Hardening my heart.

– Posted in: Seeds and Seed Starting

I read the bookish gardeners article about seed starting with chagrin. My own seed starting practices have deteriorated over the years. Every seed gets sown in the same conditions, at the same time, somewhere around 6-8 weeks (if I’m running late, I change my last frost date so I am not behind). Apparently, conditions were a little cool, because the peppers and eggplant seeds were not budging. I tried sticking them in the oven, but was too scared that someone try to bake a pizza without checking first. Then, I tried sticking them on the dryer and running it empty for an hour at a time. This, of course, was done when my husband was not around. Seed starting time can be a stressful time in our house. Apparently, he thinks laundry rooms are for doing laundry. I have two lights there, and two in the basement. Unfortunately, we remodeled our kitchen and eliminated the stairs to the basement. Now, there is a trap door and a rickety makeshift ladder, perfect for households with small children.

So, when I saw the ten day forecast had frost free nights in the forties until May 15th, I decided to go for it. My husband was out of town!!, so I brought my potting mix down to the kitchen table and pricked, pricked, pricked those seedlings and potted them up, and out the door they went, into a little shady corner for some more abuse and neglect. I can’t not give each and every seedling a home, so I can only hope that a few don’t make it to maturity. Snapdragrons, anyone?

About the Author

Until recently, Rosemarie Hanson gardened in the alkaline soil of New York’s North Country. Now she gardens in the Finger Lakes region of NY, where the soil is acid and the deer are a plague! She is particularly interested in fragrant plants, old garden roses, tulips, gardening for kids, and kitchen gardens.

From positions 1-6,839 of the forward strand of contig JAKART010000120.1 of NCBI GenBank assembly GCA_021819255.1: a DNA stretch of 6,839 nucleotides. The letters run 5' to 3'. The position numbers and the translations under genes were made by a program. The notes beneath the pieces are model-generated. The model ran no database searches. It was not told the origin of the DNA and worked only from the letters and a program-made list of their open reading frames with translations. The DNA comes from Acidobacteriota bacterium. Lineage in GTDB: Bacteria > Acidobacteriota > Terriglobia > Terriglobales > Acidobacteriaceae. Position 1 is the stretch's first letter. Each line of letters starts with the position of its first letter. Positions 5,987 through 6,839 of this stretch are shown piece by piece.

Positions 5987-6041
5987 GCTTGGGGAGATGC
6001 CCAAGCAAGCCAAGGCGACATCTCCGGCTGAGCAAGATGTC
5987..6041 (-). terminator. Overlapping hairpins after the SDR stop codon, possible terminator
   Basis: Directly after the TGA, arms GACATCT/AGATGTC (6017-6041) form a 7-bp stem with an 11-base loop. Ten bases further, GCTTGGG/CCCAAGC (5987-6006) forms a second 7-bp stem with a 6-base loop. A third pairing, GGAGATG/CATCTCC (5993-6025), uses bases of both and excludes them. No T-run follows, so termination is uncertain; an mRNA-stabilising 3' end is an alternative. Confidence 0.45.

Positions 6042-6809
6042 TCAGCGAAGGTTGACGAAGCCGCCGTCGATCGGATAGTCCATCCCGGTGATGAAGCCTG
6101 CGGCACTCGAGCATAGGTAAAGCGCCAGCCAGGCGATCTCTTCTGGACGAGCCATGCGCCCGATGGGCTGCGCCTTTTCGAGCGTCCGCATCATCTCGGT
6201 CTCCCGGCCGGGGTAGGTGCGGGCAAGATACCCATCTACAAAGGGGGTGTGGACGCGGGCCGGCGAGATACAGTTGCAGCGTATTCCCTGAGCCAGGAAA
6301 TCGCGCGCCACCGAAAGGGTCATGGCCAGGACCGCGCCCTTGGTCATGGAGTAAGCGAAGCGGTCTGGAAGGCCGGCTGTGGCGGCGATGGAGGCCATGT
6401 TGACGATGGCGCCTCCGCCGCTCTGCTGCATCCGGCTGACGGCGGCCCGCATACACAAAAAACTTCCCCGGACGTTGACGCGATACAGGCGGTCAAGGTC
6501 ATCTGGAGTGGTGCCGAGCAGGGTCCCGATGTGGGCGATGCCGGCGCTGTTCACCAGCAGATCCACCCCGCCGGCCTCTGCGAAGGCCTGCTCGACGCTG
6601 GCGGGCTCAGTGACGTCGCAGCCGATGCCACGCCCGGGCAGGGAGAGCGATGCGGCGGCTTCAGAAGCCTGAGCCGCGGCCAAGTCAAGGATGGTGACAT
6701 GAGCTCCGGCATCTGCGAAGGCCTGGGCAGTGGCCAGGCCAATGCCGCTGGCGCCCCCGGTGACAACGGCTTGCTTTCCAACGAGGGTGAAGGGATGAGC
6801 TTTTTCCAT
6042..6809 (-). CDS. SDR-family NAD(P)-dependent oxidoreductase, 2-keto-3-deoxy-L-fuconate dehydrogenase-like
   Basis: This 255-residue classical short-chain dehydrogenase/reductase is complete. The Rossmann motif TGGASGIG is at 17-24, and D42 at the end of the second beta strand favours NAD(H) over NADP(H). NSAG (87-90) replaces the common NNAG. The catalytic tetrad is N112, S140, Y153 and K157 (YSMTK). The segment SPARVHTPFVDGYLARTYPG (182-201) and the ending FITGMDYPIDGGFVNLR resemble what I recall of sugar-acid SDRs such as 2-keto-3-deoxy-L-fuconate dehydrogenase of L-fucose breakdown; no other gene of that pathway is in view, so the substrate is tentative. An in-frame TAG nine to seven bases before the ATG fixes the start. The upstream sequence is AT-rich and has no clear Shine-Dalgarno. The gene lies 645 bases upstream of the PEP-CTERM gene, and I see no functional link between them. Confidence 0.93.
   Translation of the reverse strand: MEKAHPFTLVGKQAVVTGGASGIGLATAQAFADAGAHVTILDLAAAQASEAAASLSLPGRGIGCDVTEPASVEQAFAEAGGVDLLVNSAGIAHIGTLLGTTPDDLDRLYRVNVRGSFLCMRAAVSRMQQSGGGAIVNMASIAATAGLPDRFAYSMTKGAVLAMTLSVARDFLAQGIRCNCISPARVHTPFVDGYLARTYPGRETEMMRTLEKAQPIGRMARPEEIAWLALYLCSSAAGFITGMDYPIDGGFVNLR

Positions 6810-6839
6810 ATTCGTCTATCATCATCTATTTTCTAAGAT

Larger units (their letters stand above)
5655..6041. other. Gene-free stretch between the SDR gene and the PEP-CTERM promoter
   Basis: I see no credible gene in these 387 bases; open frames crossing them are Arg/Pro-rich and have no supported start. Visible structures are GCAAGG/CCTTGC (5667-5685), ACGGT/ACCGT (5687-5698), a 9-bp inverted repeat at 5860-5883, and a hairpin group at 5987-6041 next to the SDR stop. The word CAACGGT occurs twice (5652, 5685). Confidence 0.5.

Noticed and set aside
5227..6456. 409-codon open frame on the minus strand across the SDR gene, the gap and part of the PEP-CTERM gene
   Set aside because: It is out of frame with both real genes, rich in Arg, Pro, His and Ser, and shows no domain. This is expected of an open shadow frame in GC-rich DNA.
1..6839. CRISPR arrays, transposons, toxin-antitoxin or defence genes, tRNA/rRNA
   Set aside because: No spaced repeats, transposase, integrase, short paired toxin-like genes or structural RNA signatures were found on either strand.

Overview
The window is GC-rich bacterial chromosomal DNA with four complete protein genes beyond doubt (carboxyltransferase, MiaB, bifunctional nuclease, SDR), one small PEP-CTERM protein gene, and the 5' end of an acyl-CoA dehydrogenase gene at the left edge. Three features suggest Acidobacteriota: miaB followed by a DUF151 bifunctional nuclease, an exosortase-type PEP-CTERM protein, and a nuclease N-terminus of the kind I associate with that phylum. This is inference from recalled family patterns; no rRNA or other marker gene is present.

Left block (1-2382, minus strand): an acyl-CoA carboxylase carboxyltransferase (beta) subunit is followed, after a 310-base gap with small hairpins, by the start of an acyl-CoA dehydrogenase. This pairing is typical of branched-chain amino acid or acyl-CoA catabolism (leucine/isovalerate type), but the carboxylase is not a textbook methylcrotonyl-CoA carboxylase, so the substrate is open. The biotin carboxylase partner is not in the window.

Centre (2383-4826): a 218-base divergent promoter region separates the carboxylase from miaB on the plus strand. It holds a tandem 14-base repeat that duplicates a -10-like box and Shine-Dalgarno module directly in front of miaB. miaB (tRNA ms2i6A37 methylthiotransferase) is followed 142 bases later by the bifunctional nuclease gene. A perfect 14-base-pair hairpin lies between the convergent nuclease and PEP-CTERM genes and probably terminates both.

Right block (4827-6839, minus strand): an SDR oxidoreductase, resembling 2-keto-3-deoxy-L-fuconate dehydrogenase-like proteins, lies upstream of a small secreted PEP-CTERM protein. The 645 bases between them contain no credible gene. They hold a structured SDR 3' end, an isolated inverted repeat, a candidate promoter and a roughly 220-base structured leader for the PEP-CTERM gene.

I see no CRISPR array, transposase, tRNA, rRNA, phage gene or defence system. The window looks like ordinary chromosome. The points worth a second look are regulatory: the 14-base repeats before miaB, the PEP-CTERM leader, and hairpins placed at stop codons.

If winter is slumber and spring is birth, and summer is life, then autumn rounds out to be reflection. It’s a time of year when the leaves are down and the harvest is in and the perennials are gone. Mother Earth just closed up the drapes on another year and it’s time to reflect on what’s come before.

~Mitchell Burgess in Northern Exposure

Comments on this entry are closed.

Judy Miller May 9, 2005, 8:34 pm

Three other warm places are water heater, refrigerator and tv (if you have an always-on variety). The water heater might be secret enough for your purposes. . .

And a seedling heating mat might be a stress-relieving addition to the household. There are some fairly cheap ones out there which will go anywhere you’re plugging in the lights. The soil needs to be warm but the air, not so much, so seedling mats are quite good.

Chan S. May 8, 2005, 9:45 pm

Did someone say chagrin? As it turns out, I will need to “push out” my last frost date too, since I just discovered an extra packet of eggplant seeds in my, uh, office (don’t ask). They’re early maturing and all, but their brethren are six weeks ahead of them. As the seed-sowing season has progressed, I have fallen steadily behind, which is bad, but the longer I wait the better (I tell myself), since I have run out of lighted shelves and need warmer weather to be able to move out some of the earlier trays to make room for new ones. Cheers! (Or “Help!”)